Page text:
Nursing home emerges from coronavirus crisis with anguished lessons learned

"There's signs of life. Things are springing up again," said Dr. Jim Wright

April 24, 2020, 3:12 PM

Inside the Canterbury Rehabilitation & Healthcare Center just outside Richmond, Virginia, -- where 49 people have died from the novel coronavirus in less than a month, Dr. Jim Wright heard a sound that had been missing for many weeks -- laughter.

"I was actually walking to my office, [and] I walked past the first group activities we've had in six weeks," said Wright, the longtime medical director at the nursing facility. "There's signs of life. Things are springing up again."

The moment of levity came during a meeting of Canterbury's current affairs interest group, where surviving residents were relieved to open the newspaper and find, finally, that the coverage was not about their home. For weeks, the 165-resident facility dominated headlines as the death toll inside rose higher and higher. At one point, it was one of the deadliest spots in the nation's fast-moving pandemic.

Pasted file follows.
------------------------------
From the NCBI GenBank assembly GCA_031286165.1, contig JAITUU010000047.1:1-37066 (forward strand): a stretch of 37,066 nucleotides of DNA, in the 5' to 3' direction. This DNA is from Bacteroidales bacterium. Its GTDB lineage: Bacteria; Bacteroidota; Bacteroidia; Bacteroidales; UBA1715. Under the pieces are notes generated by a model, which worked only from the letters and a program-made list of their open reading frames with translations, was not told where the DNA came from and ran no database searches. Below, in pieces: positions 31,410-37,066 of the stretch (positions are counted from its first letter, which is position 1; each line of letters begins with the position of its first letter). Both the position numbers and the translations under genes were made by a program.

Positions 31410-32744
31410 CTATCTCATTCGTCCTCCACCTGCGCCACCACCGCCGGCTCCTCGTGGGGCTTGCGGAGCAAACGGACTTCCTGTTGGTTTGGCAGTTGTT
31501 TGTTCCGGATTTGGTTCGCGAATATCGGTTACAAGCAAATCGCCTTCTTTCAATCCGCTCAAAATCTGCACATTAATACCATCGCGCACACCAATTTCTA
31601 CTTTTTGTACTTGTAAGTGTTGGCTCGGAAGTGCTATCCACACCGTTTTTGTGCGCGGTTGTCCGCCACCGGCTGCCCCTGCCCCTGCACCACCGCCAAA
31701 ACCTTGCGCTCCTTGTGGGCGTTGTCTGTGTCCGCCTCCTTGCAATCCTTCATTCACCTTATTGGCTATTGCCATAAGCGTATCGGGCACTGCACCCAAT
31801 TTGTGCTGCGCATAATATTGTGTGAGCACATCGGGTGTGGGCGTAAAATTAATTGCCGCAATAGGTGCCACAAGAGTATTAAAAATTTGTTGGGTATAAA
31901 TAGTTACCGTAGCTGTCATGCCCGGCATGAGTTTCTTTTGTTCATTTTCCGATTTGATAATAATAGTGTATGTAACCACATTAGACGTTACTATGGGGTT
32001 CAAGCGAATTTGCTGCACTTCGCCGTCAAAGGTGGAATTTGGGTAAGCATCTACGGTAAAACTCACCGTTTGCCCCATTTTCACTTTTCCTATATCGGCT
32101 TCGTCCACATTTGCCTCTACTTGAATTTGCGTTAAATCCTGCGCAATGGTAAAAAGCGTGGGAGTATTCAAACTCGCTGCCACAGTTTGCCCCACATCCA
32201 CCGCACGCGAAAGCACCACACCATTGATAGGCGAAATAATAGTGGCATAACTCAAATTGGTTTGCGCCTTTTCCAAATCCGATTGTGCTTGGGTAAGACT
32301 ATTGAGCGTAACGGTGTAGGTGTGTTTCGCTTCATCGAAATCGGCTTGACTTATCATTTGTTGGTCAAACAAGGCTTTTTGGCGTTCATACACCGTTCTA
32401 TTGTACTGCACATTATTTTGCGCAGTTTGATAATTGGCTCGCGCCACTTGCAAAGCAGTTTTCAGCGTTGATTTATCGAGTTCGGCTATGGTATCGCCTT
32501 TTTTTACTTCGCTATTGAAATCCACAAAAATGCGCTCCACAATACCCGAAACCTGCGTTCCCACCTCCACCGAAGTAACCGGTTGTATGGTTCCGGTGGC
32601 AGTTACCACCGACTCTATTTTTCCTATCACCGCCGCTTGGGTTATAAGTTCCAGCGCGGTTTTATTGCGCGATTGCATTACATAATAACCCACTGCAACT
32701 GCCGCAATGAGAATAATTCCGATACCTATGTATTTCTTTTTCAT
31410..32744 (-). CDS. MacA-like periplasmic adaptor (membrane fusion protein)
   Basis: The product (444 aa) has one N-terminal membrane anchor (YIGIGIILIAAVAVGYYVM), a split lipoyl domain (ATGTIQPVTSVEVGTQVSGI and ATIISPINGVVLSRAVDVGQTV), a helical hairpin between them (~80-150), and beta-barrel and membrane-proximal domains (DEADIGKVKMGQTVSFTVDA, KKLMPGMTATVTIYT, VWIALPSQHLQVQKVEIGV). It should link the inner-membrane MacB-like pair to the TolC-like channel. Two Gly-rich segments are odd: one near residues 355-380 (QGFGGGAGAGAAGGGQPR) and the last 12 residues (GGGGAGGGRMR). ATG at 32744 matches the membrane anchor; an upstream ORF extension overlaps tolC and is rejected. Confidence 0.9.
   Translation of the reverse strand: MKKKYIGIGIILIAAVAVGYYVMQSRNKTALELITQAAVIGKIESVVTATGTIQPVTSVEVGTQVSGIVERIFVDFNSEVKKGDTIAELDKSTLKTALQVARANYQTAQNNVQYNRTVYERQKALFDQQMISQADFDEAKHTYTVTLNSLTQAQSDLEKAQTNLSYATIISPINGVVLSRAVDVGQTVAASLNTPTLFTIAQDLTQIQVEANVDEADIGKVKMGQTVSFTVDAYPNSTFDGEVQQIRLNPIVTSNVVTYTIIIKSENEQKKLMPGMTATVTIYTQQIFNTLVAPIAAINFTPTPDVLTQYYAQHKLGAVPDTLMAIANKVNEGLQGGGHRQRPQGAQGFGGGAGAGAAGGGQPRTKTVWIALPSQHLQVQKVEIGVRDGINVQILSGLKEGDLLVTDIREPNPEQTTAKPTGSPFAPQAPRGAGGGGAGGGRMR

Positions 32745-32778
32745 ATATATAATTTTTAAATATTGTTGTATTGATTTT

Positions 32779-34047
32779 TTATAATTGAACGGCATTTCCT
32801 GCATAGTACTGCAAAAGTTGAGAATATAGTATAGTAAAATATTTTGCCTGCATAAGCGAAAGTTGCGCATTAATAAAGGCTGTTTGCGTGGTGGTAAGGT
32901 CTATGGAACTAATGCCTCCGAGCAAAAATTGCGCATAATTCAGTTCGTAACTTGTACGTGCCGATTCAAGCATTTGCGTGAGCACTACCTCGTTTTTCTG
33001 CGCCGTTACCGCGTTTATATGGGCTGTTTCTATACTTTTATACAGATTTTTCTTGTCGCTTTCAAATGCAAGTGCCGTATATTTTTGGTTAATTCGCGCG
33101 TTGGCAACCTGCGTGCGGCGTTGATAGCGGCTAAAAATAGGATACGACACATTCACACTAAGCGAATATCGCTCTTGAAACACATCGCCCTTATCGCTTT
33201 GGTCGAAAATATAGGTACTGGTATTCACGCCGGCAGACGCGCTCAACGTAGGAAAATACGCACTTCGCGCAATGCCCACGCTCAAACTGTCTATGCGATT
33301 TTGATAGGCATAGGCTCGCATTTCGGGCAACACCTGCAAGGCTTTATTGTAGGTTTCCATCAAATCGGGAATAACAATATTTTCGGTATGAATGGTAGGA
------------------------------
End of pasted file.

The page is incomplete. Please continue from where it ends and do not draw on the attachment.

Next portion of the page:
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In a lengthy interview with ABC News, the man who oversaw medical care inside the home throughout the coronavirus outbreak, compared the wrenching journey to being at war, a struggle from which he said he is only now emerging.

"It's been a nightmare for the past five, six weeks. It's hard to believe it's been that long. But, we are coming out of it," Wright said.